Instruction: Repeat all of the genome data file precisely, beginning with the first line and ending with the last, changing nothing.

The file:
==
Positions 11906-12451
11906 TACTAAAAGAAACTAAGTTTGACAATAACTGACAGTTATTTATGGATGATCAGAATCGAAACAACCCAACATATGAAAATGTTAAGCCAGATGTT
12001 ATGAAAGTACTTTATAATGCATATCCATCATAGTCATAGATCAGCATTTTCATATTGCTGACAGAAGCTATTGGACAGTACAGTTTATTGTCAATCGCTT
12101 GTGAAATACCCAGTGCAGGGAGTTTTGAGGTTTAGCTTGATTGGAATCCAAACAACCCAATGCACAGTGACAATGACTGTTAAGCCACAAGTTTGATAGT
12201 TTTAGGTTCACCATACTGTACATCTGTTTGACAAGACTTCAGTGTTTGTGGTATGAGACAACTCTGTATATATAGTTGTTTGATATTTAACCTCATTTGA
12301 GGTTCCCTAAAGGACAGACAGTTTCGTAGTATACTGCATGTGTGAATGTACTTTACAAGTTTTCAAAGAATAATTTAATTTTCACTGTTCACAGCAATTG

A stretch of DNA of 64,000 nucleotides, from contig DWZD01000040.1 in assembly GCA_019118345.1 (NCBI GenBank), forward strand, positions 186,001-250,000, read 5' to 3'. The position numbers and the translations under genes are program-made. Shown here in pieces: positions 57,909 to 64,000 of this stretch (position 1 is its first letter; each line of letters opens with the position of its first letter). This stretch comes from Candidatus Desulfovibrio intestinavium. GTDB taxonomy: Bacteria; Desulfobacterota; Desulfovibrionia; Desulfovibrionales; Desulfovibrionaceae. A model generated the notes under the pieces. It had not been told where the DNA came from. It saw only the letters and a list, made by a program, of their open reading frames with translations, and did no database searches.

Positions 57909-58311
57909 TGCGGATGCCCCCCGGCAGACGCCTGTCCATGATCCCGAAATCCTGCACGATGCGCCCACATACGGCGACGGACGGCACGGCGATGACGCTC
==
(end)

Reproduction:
Positions 11906-12451
11906 TACTAAAAGAAACTAAGTTTGACAATAACTGACAGTTATTTATGGATGATCAGAATCGAAACAACCCAACATATGAAAATGTTAAGCCAGATGTT
12001 ATGAAAGTACTTTATAATGCATATCCATCATAGTCATAGATCAGCATTTTCATATTGCTGACAGAAGCTATTGGACAGTACAGTTTATTGTCAATCGCTT
12101 GTGAAATACCCAGTGCAGGGAGTTTTGAGGTTTAGCTTGATTGGAATCCAAACAACCCAATGCACAGTGACAATGACTGTTAAGCCACAAGTTTGATAGT
12201 TTTAGGTTCACCATACTGTACATCTGTTTGACAAGACTTCAGTGTTTGTGGTATGAGACAACTCTGTATATATAGTTGTTTGATATTTAACCTCATTTGA
12301 GGTTCCCTAAAGGACAGACAGTTTCGTAGTATACTGCATGTGTGAATGTACTTTACAAGTTTTCAAAGAATAATTTAATTTTCACTGTTCACAGCAATTG

A stretch of DNA of 64,000 nucleotides, from contig DWZD01000040.1 in assembly GCA_019118345.1 (NCBI GenBank), forward strand, positions 186,001-250,000, read 5' to 3'. The position numbers and the translations under genes are program-made. Shown here in pieces: positions 57,909 to 64,000 of this stretch (position 1 is its first letter; each line of letters opens with the position of its first letter). This stretch comes from Candidatus Desulfovibrio intestinavium. GTDB taxonomy: Bacteria; Desulfobacterota; Desulfovibrionia; Desulfovibrionales; Desulfovibrionaceae. A model generated the notes under the pieces. It had not been told where the DNA came from. It saw only the letters and a list, made by a program, of their open reading frames with translations, and did no database searches.

Positions 57909-58311
57909 TGCGGATGCCCCCCGGCAGACGCCTGTCCATGATCCCGAAATCCTGCACGATGCGCCCACATACGGCGACGGACGGCACGGCGATGACGCTC